Researchers from Carnege Mellon University and Wellesley College in the US monitored the effects of closing down the Megaupload site in January and believe they have found a causal link between its closure and an increase in consumer spending on films.
In the paper, published this week on the Social Science Research Network, Brett Danaher and Michael D. Smith, professors at Wellesley College and Carnegie Mellon University, respectively, explain their complex methodology for measuring the changes following the site's closure in a way that discounts events such as seasonal spikes and the release of blockbuster titles. At its heart, the paper measures Megaupload's penetration across 12 countries around the world prior to its closure and then analyzes the sales data from two unnamed "major US movie studios" regarding all digital purposes from September 2011 through to May 2012.
It established that a country's use of Megaupload and its legal digital purchases were statistically independent but following the site's closure on January 19 2012, "there was a positive and statistically significant relationship between a country's sales growth and its pre-shutdown Megaupload penetration, such that for each additional 1% (lost) penetration of Megaupload the post-shutdown sales increase was between 2.5% and 3.8% higher (depending on which of our models you believe to be most accurate). The fact that these trends didn't exist before the shutdown but existed after the shutdown suggests a causal effect of the shutdown on digital sales, and we find a similar (but slightly weaker) relationship for digital rentals," the researchers write.
Unsurprisingly, movie studios have been quick to welcome and celebrate the results of the study, as it strengthens their arguments surrounding greater copyright control.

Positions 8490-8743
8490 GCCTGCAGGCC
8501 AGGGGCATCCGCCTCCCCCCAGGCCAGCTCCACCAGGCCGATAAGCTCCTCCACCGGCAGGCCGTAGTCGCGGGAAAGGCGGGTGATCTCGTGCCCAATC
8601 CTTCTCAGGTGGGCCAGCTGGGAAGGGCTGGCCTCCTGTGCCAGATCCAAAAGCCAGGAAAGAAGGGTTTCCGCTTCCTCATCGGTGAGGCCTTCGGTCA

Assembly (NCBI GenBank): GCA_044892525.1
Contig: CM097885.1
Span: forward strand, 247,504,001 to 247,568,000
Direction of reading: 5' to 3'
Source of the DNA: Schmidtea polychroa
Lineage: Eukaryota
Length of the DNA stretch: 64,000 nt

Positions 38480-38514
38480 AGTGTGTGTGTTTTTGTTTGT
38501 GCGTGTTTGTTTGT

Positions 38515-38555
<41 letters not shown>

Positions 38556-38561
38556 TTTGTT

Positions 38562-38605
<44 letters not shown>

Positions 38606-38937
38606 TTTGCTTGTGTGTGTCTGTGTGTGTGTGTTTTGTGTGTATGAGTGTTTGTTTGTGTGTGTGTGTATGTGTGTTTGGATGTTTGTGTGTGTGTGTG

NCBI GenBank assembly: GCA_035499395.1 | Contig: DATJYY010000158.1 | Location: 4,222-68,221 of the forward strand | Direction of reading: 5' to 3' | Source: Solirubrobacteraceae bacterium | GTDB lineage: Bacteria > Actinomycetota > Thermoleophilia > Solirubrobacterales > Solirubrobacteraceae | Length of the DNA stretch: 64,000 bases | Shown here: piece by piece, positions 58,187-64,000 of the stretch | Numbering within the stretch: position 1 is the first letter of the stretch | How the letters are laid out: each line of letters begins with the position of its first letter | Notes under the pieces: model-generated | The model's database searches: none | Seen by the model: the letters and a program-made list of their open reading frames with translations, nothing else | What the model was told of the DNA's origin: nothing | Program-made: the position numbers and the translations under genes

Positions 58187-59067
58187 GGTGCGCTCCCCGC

"Reliability, ease-of-use, and convenience"
When asked to explain why there was an upturn in sales, considering that in most cases the content available through Megaupload was still available on other similar sites, the researchers put forward the following theory: "We know that people are willing to pay a few dollars more to buy books from Amazon, even if the same books could be found for lower prices at other stores. This suggests that Amazon's consumers value things like reliability, ease-of-use, and convenience, and are willing to pay more for products with these attributes.
"Applying these results to digital media channels, we would expect that some consumers would be willing to buy through legitimate channels if content in those channels is more valuable than the 'free' pirated alternative. In this view a key part of competing with free pirated content is using the same tools that Amazon uses -- reliability, ease-of-use, and convenience -- to make content on legal distribution channels more valuable than competing content piracy channels."
And, with the shutdown of Megaupload, for many people piracy became sufficiently less reliable, less easy-to-use, and less convenient than it was before, and some consumers were willing to switch from piracy to legal channels as a result.